In a discussion the other day with the father of a 5-year-old boy he asked me how young was too young to teach his son to shoot. This is probably the best question I have been asked in a long time. The answer to the question is quite complicated.
I began my answer with a question. I asked him did his son want to learn how to shoot or did he want his son to learn how to shoot. His answer was that he wanted his son to learn how to shoot. My answer to him was his son was too young. When I asked the question I was hoping the answer was his son wanted to learn, sadly that was not the case. But all is not lost, I got the inspiration to write this post.
First I must get this out-of-the-way. When a young boy or girl expresses an interest in learning to shoot it is important to ask them why they want to learn. If they have no answer or an incorrect answer they should not be taught. Your gut instinct should be able to differentiate between an incorrect and a correct answer.
To answer the question of how young is too young. No two children are the same, and contrary to popular opinion children are no smarter today than when we were children. It only seems that children are smarter now because we live in a different time and children of today learn differently than we did, they have more gadgets at their disposal.
First and foremost they must be learn and understand the safe rules of handling a firearm and firearm safety. If the child can comprehend this then they are old enough to begin the process.
An age and size appropriate rifle, not a hand gun, must be selected. As always I recommend a single shot 22 cal. rifle, break open or bolt-action capable of shooting shorts, longs and long rifle. The parent must be thoroughly familiar with firearms and firearms safety, if any bad habits have developed overtime, and most of us have some, correct that before you teach bad habits. There will be times when the parent will find themselves being both a parent and a friend and have the patience of a saint. Many hours of familiarization will be required for identification and purpose of the components. Sight alignment and sight picture is an important lesson to be taught. Many more hours for teaching routine cleaning and maintenance. The child must learn to respect the rifle not only for what it is but what it can do, the child must not be taught to fear the rifle. Respect and fear are not the same thing and are never compatible. All of this before the first cartridge is put in the chamber. This is very important, NEVER dry fire a 22 cal. anything.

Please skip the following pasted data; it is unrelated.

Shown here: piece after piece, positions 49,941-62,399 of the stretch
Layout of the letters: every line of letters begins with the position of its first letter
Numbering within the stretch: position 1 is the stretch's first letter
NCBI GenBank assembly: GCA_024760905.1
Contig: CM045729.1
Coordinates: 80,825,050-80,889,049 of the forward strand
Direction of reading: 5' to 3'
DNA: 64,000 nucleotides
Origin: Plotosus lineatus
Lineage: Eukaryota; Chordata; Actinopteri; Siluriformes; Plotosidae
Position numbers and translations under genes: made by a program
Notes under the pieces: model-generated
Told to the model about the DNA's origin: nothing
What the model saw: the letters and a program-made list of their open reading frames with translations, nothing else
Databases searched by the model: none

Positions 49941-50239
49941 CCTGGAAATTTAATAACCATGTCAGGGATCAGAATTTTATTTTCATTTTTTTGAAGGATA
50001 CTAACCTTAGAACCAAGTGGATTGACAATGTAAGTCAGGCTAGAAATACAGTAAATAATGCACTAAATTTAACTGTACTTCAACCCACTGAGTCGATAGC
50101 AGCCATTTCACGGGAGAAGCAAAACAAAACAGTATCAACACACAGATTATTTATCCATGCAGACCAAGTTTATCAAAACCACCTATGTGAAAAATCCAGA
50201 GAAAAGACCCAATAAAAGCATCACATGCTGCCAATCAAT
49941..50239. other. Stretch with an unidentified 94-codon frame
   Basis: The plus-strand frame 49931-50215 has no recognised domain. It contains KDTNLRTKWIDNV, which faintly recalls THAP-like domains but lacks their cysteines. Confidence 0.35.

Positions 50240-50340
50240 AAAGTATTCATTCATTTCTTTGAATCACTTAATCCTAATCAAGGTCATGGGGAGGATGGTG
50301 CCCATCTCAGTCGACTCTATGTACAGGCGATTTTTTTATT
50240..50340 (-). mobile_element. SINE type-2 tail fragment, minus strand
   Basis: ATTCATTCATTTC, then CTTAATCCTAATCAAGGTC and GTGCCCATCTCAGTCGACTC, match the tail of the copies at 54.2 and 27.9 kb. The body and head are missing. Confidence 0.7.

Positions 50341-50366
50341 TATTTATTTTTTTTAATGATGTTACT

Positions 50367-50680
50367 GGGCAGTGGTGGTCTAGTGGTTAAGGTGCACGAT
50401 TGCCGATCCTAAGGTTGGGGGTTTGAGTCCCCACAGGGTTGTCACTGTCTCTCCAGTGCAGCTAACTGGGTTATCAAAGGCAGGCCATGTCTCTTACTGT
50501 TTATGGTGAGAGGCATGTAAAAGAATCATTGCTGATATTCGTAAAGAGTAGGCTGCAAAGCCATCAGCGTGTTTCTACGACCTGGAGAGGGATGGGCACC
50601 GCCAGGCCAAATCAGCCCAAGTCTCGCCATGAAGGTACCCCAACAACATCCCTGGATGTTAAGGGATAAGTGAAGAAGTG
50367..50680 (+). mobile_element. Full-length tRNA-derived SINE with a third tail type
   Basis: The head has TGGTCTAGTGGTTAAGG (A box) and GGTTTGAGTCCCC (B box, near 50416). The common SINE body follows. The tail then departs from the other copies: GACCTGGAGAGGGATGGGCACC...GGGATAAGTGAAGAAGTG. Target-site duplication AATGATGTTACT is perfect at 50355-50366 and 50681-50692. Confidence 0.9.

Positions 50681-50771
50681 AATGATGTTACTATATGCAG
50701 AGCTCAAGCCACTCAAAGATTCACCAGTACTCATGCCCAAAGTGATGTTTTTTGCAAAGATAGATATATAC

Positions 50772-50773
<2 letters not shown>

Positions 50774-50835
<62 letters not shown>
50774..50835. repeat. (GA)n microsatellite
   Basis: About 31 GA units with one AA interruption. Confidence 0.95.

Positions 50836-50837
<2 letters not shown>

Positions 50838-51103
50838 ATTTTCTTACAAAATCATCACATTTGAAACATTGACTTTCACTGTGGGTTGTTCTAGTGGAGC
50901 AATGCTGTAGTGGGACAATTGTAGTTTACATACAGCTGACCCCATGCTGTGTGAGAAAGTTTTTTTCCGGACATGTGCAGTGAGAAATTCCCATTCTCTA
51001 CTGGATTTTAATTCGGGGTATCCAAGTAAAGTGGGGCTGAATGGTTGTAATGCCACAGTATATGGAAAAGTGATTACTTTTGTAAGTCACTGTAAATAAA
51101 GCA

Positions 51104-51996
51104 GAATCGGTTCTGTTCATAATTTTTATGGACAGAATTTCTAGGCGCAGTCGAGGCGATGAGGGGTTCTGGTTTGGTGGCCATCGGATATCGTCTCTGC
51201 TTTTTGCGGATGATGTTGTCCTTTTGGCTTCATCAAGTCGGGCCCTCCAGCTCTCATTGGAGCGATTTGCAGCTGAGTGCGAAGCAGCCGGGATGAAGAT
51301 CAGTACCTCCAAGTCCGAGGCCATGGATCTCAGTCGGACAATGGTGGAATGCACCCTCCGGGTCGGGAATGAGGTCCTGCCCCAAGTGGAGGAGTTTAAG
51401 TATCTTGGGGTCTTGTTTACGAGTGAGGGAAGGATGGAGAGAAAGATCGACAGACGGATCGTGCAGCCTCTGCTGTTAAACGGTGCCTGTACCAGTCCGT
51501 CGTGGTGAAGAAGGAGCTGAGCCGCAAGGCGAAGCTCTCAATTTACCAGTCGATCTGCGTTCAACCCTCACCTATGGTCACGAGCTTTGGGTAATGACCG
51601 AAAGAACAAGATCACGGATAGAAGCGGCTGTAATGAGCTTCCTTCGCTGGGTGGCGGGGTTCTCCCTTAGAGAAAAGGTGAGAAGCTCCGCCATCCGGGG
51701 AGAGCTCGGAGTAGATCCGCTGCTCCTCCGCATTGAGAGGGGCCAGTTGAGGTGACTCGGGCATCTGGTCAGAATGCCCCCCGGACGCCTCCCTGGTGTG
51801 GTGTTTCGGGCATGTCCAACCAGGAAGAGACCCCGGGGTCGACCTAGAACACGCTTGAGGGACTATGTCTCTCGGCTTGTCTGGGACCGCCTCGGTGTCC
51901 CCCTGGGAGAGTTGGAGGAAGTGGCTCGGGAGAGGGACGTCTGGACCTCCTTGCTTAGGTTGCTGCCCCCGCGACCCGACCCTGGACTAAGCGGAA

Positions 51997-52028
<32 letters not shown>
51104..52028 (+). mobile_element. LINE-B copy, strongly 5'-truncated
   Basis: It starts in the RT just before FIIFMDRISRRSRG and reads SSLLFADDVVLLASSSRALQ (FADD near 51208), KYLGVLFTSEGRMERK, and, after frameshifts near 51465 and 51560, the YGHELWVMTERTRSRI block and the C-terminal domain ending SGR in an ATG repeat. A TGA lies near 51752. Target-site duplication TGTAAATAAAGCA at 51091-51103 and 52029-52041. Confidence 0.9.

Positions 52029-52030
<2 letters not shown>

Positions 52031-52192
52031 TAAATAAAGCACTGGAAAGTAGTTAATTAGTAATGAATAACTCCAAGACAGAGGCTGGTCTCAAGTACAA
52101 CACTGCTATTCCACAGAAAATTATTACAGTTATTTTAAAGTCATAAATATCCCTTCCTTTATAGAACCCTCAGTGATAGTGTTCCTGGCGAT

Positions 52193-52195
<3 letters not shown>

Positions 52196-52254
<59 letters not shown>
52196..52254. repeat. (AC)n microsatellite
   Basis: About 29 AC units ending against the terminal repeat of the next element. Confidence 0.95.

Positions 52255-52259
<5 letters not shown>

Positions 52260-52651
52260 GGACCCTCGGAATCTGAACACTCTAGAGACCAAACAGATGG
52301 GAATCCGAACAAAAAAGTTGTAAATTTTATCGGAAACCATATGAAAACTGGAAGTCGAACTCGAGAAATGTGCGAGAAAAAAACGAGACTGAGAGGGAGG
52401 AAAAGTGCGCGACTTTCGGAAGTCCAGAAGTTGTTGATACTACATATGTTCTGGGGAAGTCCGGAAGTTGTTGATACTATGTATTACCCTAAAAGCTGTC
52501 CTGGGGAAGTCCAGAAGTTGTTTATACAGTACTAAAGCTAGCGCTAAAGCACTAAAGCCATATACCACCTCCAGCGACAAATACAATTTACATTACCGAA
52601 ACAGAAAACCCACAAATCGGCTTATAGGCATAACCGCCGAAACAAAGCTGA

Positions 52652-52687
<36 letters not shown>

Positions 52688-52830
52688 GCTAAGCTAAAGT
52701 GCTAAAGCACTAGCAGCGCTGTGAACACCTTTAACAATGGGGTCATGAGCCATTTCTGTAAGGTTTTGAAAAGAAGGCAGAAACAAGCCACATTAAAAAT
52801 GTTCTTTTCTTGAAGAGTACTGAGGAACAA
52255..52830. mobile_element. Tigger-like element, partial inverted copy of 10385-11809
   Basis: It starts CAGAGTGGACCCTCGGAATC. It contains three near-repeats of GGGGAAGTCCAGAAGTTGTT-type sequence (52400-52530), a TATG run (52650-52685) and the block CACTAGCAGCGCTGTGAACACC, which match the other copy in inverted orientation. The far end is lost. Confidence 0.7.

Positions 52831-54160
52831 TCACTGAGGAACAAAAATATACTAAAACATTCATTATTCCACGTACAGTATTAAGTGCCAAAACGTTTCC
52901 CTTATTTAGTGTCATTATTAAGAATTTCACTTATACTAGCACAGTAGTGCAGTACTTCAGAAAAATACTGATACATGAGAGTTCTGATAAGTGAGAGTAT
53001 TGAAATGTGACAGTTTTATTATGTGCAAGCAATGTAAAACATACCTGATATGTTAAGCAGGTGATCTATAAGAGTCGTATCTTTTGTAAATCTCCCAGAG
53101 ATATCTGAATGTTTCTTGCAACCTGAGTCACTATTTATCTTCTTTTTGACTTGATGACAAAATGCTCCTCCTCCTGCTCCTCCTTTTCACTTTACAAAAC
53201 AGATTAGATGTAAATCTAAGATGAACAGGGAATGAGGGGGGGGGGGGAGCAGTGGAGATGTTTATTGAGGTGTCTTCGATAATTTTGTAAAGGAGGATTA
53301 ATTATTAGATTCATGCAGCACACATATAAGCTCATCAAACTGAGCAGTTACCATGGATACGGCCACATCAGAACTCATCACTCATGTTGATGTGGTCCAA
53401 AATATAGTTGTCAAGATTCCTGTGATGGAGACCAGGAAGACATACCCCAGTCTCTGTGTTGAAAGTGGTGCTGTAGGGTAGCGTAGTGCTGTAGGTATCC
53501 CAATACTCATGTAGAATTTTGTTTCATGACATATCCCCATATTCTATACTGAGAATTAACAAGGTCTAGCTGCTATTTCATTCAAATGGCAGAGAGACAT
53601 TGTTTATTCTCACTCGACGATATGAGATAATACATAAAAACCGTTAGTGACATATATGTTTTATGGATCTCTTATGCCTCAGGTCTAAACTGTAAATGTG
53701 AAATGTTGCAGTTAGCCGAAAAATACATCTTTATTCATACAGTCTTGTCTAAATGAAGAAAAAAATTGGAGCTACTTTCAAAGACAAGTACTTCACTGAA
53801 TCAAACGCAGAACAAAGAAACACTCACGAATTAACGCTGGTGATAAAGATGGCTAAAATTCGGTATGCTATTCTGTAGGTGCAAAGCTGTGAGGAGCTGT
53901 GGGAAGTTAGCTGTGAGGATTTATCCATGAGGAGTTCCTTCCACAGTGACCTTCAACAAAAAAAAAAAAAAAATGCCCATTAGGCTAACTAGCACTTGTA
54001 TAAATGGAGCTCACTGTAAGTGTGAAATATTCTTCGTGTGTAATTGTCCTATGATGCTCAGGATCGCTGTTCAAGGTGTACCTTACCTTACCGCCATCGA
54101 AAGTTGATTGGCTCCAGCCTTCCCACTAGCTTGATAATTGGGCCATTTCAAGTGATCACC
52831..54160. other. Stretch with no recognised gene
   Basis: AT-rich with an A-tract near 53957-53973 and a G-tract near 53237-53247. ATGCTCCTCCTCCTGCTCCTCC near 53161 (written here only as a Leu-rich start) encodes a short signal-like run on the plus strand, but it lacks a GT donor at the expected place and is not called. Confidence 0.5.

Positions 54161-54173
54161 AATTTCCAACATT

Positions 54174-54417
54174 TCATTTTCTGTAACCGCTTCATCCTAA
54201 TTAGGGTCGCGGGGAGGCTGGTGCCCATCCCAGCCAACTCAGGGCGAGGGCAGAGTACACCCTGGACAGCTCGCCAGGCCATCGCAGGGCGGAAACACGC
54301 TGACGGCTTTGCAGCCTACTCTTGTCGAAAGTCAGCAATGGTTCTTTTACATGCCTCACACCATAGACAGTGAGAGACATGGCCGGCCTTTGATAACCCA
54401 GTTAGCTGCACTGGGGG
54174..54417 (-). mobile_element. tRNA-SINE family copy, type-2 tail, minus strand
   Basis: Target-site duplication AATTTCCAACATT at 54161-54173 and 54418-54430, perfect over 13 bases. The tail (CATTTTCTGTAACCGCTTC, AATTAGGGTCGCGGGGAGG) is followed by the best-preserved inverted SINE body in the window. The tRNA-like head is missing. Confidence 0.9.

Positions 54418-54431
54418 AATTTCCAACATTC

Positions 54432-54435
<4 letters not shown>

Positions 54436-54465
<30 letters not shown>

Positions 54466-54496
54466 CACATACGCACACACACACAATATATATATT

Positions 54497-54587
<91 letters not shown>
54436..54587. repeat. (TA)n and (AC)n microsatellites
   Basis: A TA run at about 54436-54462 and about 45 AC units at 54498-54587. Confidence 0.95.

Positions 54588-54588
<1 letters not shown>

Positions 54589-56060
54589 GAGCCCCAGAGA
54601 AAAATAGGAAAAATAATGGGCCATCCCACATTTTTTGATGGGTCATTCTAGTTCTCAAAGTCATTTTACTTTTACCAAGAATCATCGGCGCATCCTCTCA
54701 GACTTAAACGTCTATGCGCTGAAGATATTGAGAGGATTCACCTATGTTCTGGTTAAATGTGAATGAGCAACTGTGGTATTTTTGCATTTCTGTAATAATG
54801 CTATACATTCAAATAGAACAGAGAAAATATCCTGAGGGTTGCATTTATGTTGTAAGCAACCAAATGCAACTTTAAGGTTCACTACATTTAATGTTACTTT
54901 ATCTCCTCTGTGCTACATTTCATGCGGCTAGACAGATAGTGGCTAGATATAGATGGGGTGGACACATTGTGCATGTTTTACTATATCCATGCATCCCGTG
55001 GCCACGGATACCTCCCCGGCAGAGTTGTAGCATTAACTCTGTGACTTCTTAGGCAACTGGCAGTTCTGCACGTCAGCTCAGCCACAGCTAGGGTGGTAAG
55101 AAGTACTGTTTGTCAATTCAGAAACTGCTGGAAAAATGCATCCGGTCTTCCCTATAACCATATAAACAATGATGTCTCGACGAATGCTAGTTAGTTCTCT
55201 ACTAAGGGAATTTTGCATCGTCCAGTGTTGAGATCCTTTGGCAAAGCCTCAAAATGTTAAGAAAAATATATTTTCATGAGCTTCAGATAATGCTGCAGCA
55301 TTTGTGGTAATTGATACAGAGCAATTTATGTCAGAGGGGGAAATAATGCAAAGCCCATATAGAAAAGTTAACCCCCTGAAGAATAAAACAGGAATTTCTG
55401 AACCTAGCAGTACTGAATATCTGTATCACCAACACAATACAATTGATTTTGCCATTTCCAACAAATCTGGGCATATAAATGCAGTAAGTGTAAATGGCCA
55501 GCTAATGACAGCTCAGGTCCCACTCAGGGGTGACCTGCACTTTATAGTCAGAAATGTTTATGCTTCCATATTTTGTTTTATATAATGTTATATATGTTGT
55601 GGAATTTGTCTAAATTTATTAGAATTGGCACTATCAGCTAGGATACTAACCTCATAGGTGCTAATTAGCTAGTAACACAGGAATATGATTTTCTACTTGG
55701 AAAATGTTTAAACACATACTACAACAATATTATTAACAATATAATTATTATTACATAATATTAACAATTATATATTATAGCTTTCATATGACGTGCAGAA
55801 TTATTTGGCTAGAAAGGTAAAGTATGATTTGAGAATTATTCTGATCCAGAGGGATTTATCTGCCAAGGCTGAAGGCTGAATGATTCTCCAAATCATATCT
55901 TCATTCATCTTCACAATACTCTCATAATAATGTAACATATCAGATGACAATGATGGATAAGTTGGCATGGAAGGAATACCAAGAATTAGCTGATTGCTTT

The child may or may not express an interest in hunting, but either way sign up for a hunters safety course, as safety is the main purpose of the course. Some even offer range time with a lot of supervision again safety. Whether or not the parent is a hunter the course will do you some good, call it refresher training. The parent and child can attend the same classes, some call this bonding, so sign up and bond.
Range time, a real range with a real backstop, not a can in front of a tree in the backyard. Remember the child is a novice shooter not an experienced marksman, missing the 10 is okay even missing the whole target is okay. You and the child can work on marksmanship skills at a latter date. Having fun safely is the goal.